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Going for Growth Conference

Last Updated: Monday, February 14th, 2011

ConservativeIntelligence hosted a half day conference discussing what George Osborne needs to do to help British business compete in the world and examining the Coalition Government’s competitiveness agenda.

Our Three Keynote Speakers were:

DAVID WILLETTS MP, Minister for Universities and Science at the Department for Business, Innovation and Skills will discuss the Coalition’s policies towards science, higher education, vocational skills and general attitude towards business in the regions.

DAVID GAUKE MP, Exchequer Secretary to the Treasury will discuss tax simplification, changes to corporation tax and other key aspects of Treasury policy.

JOHN REDWOOD MP, Chairman of the Backbench Committee on Economic Policy will outline his thinking on taxation, privatisation, the regulation of the financial services sector and, in particular, his plans for backbench policy development on the economy.

The day concluded with a Q&A session with an expert panel (see below). The panel commented on the policy action that is most needed from the Government and what is most likely.

MARK LITTLEWOOD, Director General of the Institute of Economic Affairs and former Head of Media for the Liberal Democrats.

IAIN MARTIN, Deputy Editor of the Wall Street Journal Europe.

NADHIM ZAHAWI MP, Former CEO of YouGov and Conservative Member of the House of Commons Select Committee on Business.

Click here for the Speech by David Gauke



In February 2011 ConservativeIntelligence held its Going for Growth conference.  Key speakers were David Willetts, Minister of State for Universities and Science, David Gauke, Exchequer Secretary to the Treasury,  and John Redwood Chairman of the Backbench Committee on Economic Policy.  All were most interesting during the Q&A periods where each spent thirty minutes engaging with the fifty participants.

They would have been concerned, however, if they’d stayed later when, in a Jonathan Dimbleby moment, I asked attendees to raise their hands if they thought the Coalition was doing enough to increase economic competitiveness. Not one hand went up. Nearly every hand went up when I asked if much more needed to be done.

Six concerns were raised most frequently during the Q&A period and in the margins of the event:

  1. The 50p tax rate;
  2. High energy prices caused by an energy policy described by one delegate as “picking winners” but the winning energy sources are all expensive;
  3. Lack of investment in new airport capacity;
  4. Inflexibility on immigration of skilled labour;
  5. A need to ‘end the war on the City’;
  6. The dangers of NIMBYism to business expansion.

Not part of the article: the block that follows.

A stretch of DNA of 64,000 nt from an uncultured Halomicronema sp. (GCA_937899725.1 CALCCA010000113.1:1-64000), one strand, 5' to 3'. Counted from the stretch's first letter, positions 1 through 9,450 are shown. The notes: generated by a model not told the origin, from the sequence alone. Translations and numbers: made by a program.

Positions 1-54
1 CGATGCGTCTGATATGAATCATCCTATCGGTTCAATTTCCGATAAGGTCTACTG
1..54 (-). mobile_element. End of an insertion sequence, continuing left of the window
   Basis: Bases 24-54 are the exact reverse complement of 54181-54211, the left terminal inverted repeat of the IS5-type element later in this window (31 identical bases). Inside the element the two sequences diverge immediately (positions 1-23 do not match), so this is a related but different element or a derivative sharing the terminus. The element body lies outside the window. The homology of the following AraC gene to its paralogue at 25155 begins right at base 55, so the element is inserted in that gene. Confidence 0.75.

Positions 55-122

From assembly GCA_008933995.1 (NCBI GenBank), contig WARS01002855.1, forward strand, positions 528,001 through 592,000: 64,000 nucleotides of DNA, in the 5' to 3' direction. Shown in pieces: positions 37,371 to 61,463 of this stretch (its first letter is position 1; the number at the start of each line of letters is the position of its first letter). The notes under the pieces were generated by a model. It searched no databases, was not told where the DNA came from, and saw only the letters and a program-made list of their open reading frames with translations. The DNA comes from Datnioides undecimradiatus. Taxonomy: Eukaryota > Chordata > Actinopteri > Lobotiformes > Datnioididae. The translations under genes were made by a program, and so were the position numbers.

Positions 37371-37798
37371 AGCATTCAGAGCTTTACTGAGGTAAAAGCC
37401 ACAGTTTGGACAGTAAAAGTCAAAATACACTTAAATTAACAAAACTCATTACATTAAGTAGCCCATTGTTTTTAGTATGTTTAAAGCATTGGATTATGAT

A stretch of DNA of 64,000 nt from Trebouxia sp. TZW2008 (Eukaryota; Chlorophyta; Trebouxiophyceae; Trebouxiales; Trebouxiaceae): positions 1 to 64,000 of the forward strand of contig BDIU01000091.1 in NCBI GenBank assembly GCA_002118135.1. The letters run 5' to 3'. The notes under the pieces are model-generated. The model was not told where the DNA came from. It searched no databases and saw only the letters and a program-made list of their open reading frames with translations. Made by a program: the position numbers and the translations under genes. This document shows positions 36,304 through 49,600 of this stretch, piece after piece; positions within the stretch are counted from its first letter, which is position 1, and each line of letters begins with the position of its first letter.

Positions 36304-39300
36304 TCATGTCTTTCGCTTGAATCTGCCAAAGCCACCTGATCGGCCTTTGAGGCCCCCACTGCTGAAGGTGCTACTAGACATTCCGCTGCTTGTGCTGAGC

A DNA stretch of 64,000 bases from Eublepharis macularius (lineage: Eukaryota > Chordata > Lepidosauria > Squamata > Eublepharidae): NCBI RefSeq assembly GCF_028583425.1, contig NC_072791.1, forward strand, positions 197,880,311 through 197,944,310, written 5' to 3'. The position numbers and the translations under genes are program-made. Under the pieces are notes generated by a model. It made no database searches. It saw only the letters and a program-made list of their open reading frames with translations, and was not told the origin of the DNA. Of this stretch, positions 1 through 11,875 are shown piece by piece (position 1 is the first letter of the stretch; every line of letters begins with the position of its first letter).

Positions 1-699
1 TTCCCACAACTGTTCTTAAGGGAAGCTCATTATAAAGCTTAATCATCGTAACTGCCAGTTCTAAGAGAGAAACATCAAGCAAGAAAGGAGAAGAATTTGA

In the final session Mark Littlewood of the Institute of Economic Affairs summed up the mood: “A major challenge for the UK over the coming years is to create a culture of entrepreneurship rather than entitlement. That won’t happen by accident. The truth is that the Coalition’s ambitions in this area are really rather modest. Things could be worse, of course. Being modestly ambitious is better than not being ambitious at all. But unless the government discovers a more passionate voice around supply side reform – to at least match the apparent fervour surrounding the Big Society – then the best they can hope for in this area is a very modest legacy. That might not be a catastrophe for Britain, but it would be a major disappointment.”

Read Mark’s full essay via

I agree with many of the concerns and hope some of them will be addressed in next month’s Budget; already billed by George Osborne as a Budget for Growth. It would be wrong, however, to think that the Coalition has not done anything on growth.  I’ve listed top ten measures as:

  1. 75,000 extra apprenticeships.
  2. Education reforms, including conversion of many LEA-controlled schools into academies.
  3. Putting higher education on to a sustainable funding basis.
  4. Welfare reforms that will encourage more people into work.
  5. Annual reductions in corporation tax from 28% to 24%.
  6. A major Tax Simplification initiative.
  7. Protection of science and infrastructure spending from the worst of the cuts and a plan for a £34bn hi-speed rail link to connect north and south, bringing the regions together.
  8. A promise of the “best broadband in Europe”.
  9. Lord Young’s review of health and safety red tape.
  10. A reorientation of the Foreign Office so that serving Britain’s commercial interests becomes a priority.


I think it’s also important to see last week’s conclusion of Project Merlin as the end of the political establishment’s hostility to the City. There is still the all-important Vickers Review on banking structure but once that is concluded we will, hopefully, enter a period of stability for financial institutions and they can plan to expand in London, knowing that the tax and regulatory systems are settled for the foreseeable future.

Read all of the recent Going for Growth essays on, including the conference contribution from Nadhim Zahawi MP, by clicking on

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